Next Year in Orbit

It was the best of times, it was the worst of times for those interested in humanity's future off the planet.

It's customary for columnists to take stock at the end of a year -- to review the highlights of the year's events and put them into a context. For space enthusiasts, particularly human-in-space enthusiasts, 2002 had points both high and low.

Let's start with the bad news. Our current primary method of lofting payloads into orbit, expendable launch vehicles, once again demonstrated their intrinsic unreliability, with several notable failures, even of new systems that were supposed to provide more assurance of safety.

Perhaps the most notable was the recent embarrassing failure of the European (though really French) Ariane 5. It was only three for four this past year, but that was actually an improvement in its historical performance -- it only has a 70 percent success rate since its inaugural flight (which was, typically enough, a failure as well).

Combined with failures of other commercial launchers, the space insurance industry took it on the chin this year, and it's going to make it much more difficult to get insurance for launches next year -- the available investment pool is depleted. Reliability is expensive, but unreliability can apparently be even more so.

In the mixed-results category, the government showed some signs of starting to get its act together after the space-policy incoherence (and often outright disasters) of the Clinton-Gore administration. The Commission on the Future of the United States Aerospace Industry finally released its report, and it contained a bold call for radical changes in our national space goals and policies. It remains to be seen, however, if the policy makers will take it seriously, or if it will simply gather dust on a shelf, as almost all previous such commission reports have.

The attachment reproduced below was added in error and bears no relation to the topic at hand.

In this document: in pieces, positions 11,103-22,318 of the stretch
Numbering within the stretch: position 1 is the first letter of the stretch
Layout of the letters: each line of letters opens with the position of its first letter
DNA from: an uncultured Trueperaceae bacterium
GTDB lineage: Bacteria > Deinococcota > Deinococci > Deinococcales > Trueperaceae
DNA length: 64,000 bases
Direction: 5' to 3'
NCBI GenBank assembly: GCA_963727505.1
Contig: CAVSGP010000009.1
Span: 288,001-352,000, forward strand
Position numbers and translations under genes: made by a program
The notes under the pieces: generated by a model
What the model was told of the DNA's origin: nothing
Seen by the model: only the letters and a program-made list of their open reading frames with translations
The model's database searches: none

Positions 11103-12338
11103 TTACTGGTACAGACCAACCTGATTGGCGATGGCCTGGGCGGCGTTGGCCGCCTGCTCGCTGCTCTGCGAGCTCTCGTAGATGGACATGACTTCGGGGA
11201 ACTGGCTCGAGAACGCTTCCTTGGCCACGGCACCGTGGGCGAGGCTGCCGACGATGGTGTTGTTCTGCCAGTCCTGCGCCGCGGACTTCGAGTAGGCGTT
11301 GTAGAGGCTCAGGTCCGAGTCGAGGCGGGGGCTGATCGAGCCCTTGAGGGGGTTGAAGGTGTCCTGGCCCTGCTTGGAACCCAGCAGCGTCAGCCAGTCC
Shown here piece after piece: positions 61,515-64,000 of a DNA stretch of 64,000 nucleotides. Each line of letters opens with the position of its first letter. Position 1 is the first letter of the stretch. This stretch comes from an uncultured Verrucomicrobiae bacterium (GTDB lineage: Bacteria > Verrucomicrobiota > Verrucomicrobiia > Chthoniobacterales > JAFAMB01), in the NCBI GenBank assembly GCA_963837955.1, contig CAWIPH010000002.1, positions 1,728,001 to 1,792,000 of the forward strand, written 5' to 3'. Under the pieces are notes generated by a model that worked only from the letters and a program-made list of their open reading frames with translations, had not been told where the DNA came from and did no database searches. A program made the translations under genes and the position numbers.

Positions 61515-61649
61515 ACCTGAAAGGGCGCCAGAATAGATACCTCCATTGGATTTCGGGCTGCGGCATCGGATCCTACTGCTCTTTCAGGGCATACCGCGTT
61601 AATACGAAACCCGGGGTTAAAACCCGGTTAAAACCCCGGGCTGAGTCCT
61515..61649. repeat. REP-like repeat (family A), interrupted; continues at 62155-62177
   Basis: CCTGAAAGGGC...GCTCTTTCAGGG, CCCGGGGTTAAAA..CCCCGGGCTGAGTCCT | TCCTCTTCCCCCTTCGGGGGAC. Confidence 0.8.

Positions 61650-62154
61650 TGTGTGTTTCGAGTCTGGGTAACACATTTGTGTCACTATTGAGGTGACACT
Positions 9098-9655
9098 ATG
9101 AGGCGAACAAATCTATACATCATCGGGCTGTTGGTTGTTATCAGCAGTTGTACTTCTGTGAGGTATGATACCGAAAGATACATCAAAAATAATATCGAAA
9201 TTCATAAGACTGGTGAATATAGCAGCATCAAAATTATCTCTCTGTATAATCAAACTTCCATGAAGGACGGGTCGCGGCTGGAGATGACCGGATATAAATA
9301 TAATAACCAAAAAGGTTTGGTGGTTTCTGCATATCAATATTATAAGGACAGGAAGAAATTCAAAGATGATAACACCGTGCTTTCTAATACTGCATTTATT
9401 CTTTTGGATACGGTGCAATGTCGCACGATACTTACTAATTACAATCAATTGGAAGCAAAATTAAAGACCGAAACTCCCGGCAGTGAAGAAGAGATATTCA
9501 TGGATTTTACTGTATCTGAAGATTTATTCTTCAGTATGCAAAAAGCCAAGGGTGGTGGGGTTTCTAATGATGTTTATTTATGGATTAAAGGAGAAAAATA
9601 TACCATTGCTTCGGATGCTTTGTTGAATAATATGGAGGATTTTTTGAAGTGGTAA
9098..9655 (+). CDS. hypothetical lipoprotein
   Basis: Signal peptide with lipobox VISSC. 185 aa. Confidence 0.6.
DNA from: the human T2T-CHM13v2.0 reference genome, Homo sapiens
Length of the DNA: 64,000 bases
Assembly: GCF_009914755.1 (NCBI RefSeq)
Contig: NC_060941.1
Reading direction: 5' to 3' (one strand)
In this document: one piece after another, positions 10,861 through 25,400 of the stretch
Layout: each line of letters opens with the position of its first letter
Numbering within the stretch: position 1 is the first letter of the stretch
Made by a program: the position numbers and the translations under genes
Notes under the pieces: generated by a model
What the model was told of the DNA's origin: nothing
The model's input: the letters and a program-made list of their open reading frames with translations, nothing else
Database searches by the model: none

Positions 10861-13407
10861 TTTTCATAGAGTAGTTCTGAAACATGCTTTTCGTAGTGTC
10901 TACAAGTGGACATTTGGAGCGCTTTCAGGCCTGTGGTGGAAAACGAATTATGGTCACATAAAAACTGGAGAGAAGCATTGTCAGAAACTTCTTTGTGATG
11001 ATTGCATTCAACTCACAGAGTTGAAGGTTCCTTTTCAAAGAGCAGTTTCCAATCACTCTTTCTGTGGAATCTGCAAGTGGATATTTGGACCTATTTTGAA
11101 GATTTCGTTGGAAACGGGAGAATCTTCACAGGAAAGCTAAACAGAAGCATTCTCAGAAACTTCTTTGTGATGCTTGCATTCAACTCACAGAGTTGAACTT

NASA administrator Sean O'Keefe started to get a handle on the agency's budget problems, particularly the space station overruns, and has at least fenced off the problems of this ongoing agency white elephant from the rest of NASA and its planning. He's starting to develop a vision for both ISS and NASA future plans for manned space beyond earth orbit.

He also euthanized the Space Launch Initiative, which was threatening to become another budgetary black hole of sand boxes for technologists (at least in its prior flawed form) while continuing to dampen potential investor enthusiasm for private alternatives to the shuttle.

Unfortunately, there's still little sense that O'Keefe understands the real issues of the cost of space launch and how to solve them. While it's not necessary for him to do so (as long as the agency can stay out of the way), progress could occur much more quickly on this front with an administrator who's up to speed. Perhaps 2003 will see him become so.

Fortunately, there are some promising developments on the military side. Despite the adherence of the Air Force to the old expendable-launch paradigm in the form of the EELV program, DARPA (in defiance of the old, disastrous Clinton-Gore dictum that NASA pursue reusables and DoD focus on expendables) has a new program for a small, mostly-reusable launcher that, if successful, could utterly alter the way the world thinks about space launch--in cost, responsiveness and reliability. They will be downselecting to a small number of the existing contractors in the next couple months to further investigate some promising concepts, most of which could probably be scaled up to provide low-cost access not only for significant payloads, but perhaps passengers as well.